A Life Skills student’s vision board depicting their personal capital as well as their goals, aspirations, and dreams for the future.

To encourage journaling outside of class, invite students to talk to a mentor, family member, or close friend about what makes them emotionally resilient and able to handle the ups and downs of life. Students can then journal about what they learned and how it might influence the way they tackle challenges in the future.

2. Share Personal Experiences and Encourage Students to Learn from Others

To the extent you are comfortable, share your own struggles and triumphs with students. One of the common anxieties that most students face is that of exam pressures and grades. We instructors can share how we have gone through ups and downs in our own academic life and how we were able to overcome the setbacks.

If you are less comfortable sharing about yourself, use the experiences of well-known personalities in your discipline and have students discuss the various ways these figures handled the challenges they faced, keeping the discussion relevant to the topic at hand.

You can also share inspiring videos and movie clips or articles that are related to topics around peer pressure, habits and rituals, self-worth, etc., allowing students to learn from experts.

We also encourage our Life Skills students to connect with each other. We create groups of 15-20 students using WhatsApp so they can further examine topics and themes together outside of class. This practice ensures that conversations, reflections, and sharing continue and it reinforces classroom learning. Given the vast size of the classroom cohort, the smaller discussion groups allow more students to participate, interact, and receive individual attention.

3. Introduce Case Studies and Role Plays to Discuss and Demonstrate Life Skills in Class

Using case studies is another way to bring outside perspectives and experiences to class discussions. Choose a case that deals with conflict management, for example, and divide your students into groups of five or six to work through and discuss the case before class. This provides a safe space for them to work together, analyze the events, and hone their communication, social, creative, and leadership skills.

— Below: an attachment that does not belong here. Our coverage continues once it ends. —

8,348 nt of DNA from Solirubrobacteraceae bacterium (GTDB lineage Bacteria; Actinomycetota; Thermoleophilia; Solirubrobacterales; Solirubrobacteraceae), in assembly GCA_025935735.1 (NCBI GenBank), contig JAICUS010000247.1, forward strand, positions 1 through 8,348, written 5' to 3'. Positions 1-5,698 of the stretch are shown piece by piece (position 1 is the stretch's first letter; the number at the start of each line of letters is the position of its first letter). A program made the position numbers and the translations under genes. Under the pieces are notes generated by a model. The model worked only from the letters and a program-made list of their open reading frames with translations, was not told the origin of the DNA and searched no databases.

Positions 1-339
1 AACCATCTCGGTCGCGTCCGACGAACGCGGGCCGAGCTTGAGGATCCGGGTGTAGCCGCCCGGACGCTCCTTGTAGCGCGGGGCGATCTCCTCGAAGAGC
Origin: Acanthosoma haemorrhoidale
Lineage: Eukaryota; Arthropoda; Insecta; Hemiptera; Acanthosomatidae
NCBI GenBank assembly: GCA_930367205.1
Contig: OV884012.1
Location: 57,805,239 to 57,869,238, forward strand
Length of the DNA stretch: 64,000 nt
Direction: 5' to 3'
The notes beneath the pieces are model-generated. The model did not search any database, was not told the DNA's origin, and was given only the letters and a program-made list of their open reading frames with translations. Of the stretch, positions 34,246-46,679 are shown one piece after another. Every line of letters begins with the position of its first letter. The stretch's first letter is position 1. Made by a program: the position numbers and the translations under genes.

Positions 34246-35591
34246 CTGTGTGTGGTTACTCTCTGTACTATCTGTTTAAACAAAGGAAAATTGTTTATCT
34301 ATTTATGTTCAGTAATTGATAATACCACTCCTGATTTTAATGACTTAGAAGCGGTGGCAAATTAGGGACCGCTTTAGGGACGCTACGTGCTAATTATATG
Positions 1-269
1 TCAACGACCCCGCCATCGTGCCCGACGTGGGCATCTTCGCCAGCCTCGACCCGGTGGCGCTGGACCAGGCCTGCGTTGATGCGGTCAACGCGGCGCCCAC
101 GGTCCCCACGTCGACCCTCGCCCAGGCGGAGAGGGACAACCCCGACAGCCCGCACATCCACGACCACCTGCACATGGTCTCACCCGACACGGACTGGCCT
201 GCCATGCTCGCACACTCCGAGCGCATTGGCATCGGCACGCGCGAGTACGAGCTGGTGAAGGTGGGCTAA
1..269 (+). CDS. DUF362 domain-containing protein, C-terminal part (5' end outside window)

During the full class discussion that follows, have students think through various approaches to solving the problem. Sometimes specific stories—involving self-management or interpersonal skills, for example—can evoke intense discussions among students drawing from their own experiences and learning from each other’s unique perspectives.

“Had we learned key life skills during our time in school, we would have been much better equipped to step confidently into our careers and successfully lead our lives.”

In addition to class discussions, consider having students or teaching assistants demonstrate another aspect of the case through role play—in the case of conflict management, students can act out a parental conflict, conflict with power or authority, or conflict between friends. After they’re done, come together as a class and analyze the conflict, inviting individuals to share how they would have handled it and why. You can also use polling to get student responses to the role play.

As students navigate through life, they can use the tools and tips they learn from these discussions to better manage conflict with peers or superiors in the workplace or home. They also develop a growth mindset, persistence, and the ability to overcome anxieties when a job interview doesn’t go their way or they don’t get the promotion they try for.

4. Use Online Games to Teach and Reinforce Key Concepts and Skills

We’ve found games to be great way to capture students’ attention—they are quick and feature motivational point systems. They also help build interpersonal skills in a fun-filled environment and help free up students’ cognitively overloaded minds.